I live and work in an apartment twenty floors up in the air. My “office” overlooks a lattice of mostly other tall buildings that stretch into the distance, thankfully graced by some greenery of trees from scattered parks and reservoirs. But it is not nearly enough; green is my colour of calm and creativity, and I’m certain it is for many other people as well, We “greenies” feel privileged to be in the company of illustrious names in the arts and sciences. Names like the novelist Virginia Wolf, the poet Walt Whitman, the Spanish abstract painter, Joan Miro and so on.
“I work like a gardener,” Miró wrote in his meditation on creative work. Walt Whitman knew as much about the healing power of the garden when he wrote these words while convalescing from a paralytic stroke:
After you have exhausted what there is in business, politics, conviviality, love, and so on — have found that none of these finally satisfy, or permanently wear — what remains? Nature remains; to bring out from their torpid recesses, the affinities of a man or woman with the open air, the trees, fields, the changes of seasons — the sun by day and the stars of heaven by night.
Those sublime rewards of nature were also explored as a therapy by the noted physician, neurologist and author Oliver Sacks (1933-2015). In a short essay titled, “Why We Need Gardens, published in his 2019 book, Everything In Its Place: First Loves and Last Tales, Sacks extoll the inexplicable power of nature to reinvigorate even those who suffer from highly impaired states of the mind.
Here are excerpts from Sack’s essay.
As a writer, I find gardens essential to the creative process; as a physician, I take my patients to gardens whenever possible. All of us have had the experience of wandering through a lush garden or a timeless desert, walking by a river or an ocean, or climbing a mountain and finding ourselves simultaneously calmed and reinvigorated, engaged in mind, refreshed in body and spirit. The importance of these physiological states on individual and community health is fundamental and wide-ranging. In forty years of medical practice, I have found only two types of non-pharmaceutical “therapy” to be vitally important for patients with chronic neurological diseases: music and gardens.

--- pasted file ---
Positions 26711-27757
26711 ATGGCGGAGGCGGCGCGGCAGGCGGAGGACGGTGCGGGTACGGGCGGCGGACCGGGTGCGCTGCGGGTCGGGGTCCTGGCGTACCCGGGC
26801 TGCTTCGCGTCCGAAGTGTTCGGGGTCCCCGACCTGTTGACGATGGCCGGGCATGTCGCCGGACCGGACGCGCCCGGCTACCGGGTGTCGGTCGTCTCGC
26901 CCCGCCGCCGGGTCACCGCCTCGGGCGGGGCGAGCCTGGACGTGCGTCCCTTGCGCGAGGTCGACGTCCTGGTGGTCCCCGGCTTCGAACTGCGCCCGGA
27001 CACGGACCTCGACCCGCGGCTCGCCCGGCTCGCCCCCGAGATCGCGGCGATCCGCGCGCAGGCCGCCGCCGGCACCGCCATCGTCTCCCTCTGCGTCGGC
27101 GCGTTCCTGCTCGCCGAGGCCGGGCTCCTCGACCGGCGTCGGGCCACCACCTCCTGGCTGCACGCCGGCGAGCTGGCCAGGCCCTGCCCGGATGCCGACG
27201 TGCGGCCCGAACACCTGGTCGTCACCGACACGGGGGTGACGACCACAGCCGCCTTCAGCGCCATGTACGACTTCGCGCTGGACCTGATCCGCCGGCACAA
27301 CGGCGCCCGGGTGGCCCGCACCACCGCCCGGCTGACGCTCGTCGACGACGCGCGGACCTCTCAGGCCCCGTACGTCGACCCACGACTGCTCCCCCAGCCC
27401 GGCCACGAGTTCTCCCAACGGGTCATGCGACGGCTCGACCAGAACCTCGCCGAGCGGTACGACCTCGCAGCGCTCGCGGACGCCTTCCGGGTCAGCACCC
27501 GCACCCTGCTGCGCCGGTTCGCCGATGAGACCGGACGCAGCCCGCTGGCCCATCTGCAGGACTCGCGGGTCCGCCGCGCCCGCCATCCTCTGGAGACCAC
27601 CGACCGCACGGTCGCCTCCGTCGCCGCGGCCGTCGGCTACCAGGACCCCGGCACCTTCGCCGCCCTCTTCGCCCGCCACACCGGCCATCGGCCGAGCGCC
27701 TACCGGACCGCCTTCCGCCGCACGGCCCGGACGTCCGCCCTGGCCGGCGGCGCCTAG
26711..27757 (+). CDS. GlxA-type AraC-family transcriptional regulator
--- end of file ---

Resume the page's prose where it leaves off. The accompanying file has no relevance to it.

Having lived and worked in New York City for half a century — a city “sometimes made bearable… only by its gardens” — Sacks recounts witnessing nature’s mysterious tonic effects on his neurologically impaired patients: A man with Tourette’s syndrome, afflicted by severe verbal and gestural tics in the urban environment, grows completely symptom-free while hiking in the desert; an elderly woman with Parkinson’s disease, who often finds herself frozen elsewhere, can not only easily initiate movement in the garden but takes to climbing up and down the rocks unaided; several people with advanced dementia and Alzheimer’s disease, who can’t recall how to perform basic functions like tying their shoes, suddenly know exactly what to do when handed seedlings and placed before a flower bed. Sacks reflects:
I cannot say exactly how nature exerts its calming and organizing effects on our brains, but I have seen in my patients the restorative and healing powers of nature and gardens, even for those who are deeply disabled neurologically. In many cases, gardens and nature are more powerful than any medication.
Clearly, nature calls to something very deep in us. Biophilia, the love of nature and living things, is an essential part of the human condition. Hortophilia, the desire to interact with, manage, and tend nature, is also deeply instilled in us. The role that nature plays in health and healing becomes even more critical for people working long days in windowless offices, for those living in city neighborhoods without access to green spaces, for children in city schools, or for those in institutional settings such as nursing homes. The effects of nature’s qualities on health are not only spiritual and emotional but physical and neurological. I have no doubt that they reflect deep changes in the brain’s physiology, and perhaps even its structure.